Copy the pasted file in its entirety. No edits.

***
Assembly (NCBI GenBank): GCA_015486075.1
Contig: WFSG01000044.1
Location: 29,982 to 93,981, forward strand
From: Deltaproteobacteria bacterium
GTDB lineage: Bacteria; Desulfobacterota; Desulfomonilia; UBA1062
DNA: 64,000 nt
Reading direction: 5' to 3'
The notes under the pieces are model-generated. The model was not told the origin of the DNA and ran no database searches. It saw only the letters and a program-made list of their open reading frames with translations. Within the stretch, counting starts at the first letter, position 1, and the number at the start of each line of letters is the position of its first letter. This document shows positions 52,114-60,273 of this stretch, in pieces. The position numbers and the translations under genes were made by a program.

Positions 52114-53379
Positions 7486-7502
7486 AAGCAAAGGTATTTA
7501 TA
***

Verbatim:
Assembly (NCBI GenBank): GCA_015486075.1
Contig: WFSG01000044.1
Location: 29,982 to 93,981, forward strand
From: Deltaproteobacteria bacterium
GTDB lineage: Bacteria; Desulfobacterota; Desulfomonilia; UBA1062
DNA: 64,000 nt
Reading direction: 5' to 3'
The notes under the pieces are model-generated. The model was not told the origin of the DNA and ran no database searches. It saw only the letters and a program-made list of their open reading frames with translations. Within the stretch, counting starts at the first letter, position 1, and the number at the start of each line of letters is the position of its first letter. This document shows positions 52,114-60,273 of this stretch, in pieces. The position numbers and the translations under genes were made by a program.

Positions 52114-53379
Positions 7486-7502
7486 AAGCAAAGGTATTTA
7501 TA